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Discussion 4 on Meditation 185
Agnosticism & Atheism

by JT

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Re: Meditation 185

Liz

I think this issue is discussed somewhere on the web site - but it's so big - I can't remember everything I (and everyone else who contributed) wrote. One of these days I'll add a site search engine.

But the idea - promoted on many atheist sites - that atheism came from "a" + "theism" is incorrect. It is a false etymology. And that leads me, as threatened in my previous reply, to get a bit pedantic in what follows.

To get the scholarly truth, you have to consult an etymological dictionary. (Unfortunately Webster's online which used to be pretty good for this has now made full etymology part of premium content - but you can get partial etymologies for some words - fortunately atheism is one of them.)

"Atheism" entered the English language in the late 16th century. "Theism" did not arrive until over a hundred years later. Both came to us from French - and if you consult a French etymological dictionary, you will find the same 100 year plus gap between "atheisme" and "theisme."

It says something for the state of philosophy that there was no perceived need for the word "theism" or even "deism" at the time there was a need for a word for "atheism." Either you believed in the accepted religion (Christianity in 16C England and France) or you denied God totally. Anyone else was just an infidel and didn't require a special word to describe their heretical beliefs.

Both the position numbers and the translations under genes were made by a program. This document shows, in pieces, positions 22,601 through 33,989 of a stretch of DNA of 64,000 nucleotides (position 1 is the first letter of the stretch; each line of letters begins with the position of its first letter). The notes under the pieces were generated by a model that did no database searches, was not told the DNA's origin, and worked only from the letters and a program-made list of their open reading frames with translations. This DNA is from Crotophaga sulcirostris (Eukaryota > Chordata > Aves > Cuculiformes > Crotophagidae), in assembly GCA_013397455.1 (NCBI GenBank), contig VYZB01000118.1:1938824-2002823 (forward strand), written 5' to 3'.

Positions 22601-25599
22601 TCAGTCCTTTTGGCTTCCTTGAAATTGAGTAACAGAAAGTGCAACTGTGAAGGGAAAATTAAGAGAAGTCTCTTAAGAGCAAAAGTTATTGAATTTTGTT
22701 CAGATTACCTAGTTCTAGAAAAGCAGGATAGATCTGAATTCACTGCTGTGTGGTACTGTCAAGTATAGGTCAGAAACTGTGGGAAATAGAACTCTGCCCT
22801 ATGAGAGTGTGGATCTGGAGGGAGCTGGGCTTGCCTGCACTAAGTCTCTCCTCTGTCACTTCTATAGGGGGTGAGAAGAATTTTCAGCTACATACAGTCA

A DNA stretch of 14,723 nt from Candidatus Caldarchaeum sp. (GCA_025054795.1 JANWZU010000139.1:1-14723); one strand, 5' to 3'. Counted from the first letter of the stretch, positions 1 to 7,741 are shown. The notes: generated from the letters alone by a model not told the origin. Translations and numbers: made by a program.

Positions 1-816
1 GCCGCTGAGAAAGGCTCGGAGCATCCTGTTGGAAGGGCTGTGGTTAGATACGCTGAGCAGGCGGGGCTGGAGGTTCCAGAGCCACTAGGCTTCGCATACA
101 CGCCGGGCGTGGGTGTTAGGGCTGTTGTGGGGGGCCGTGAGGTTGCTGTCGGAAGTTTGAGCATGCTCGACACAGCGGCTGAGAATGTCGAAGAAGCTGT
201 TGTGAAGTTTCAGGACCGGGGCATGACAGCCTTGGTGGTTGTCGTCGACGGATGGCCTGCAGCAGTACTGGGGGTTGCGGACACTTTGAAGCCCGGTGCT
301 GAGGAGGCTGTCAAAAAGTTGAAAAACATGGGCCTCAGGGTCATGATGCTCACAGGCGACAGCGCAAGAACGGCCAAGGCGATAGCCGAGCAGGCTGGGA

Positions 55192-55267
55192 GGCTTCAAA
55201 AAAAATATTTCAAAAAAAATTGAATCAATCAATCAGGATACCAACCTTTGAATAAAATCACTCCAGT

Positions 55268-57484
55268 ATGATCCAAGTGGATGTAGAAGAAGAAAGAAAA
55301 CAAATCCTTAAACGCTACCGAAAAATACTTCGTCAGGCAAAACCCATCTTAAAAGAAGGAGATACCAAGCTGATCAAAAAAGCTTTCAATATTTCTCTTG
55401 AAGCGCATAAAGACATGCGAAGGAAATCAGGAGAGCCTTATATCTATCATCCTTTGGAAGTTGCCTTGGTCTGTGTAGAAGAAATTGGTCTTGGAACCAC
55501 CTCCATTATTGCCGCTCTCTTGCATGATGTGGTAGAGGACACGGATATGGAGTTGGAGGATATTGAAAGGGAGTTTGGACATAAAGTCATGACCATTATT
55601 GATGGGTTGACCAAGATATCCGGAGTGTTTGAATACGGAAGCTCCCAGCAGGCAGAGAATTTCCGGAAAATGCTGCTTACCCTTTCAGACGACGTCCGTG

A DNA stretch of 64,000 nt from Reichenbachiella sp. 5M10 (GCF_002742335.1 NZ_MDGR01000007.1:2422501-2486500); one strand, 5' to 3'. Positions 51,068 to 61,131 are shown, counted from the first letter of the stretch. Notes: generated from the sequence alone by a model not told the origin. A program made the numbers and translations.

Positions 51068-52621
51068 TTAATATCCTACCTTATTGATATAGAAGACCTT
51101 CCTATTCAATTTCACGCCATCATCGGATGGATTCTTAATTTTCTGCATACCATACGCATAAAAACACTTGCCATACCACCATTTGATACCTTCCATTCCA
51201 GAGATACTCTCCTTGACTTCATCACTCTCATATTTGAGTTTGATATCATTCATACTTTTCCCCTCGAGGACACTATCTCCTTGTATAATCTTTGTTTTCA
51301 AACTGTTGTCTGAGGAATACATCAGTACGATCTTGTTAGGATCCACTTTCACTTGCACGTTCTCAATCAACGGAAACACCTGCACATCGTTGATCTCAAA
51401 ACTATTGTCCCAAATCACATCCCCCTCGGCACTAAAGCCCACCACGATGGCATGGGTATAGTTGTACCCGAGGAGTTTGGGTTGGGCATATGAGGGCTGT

So - in neither language was atheism created by "a" + "theism" The over hundred years between the first recorded use of the words makes it extremely improbable.

The ultimate source of "atheism was Greek - and the word "atheos" (which does come from "a" + "theos") means "without god" or "no god" or "godless."

From my ancient hard copy Websters New World College Dictionary (1960 edition) in the discussion following the definition of atheist: (a person who believes there is no God)

Agnosticism is a much later invention than atheism - Huxley actually did coin it from "a" + "gnosticism" in 1869 though it is not generally considered a true antonym for gnosticism. And he coined the word specifically to differentiate his religious views from atheism.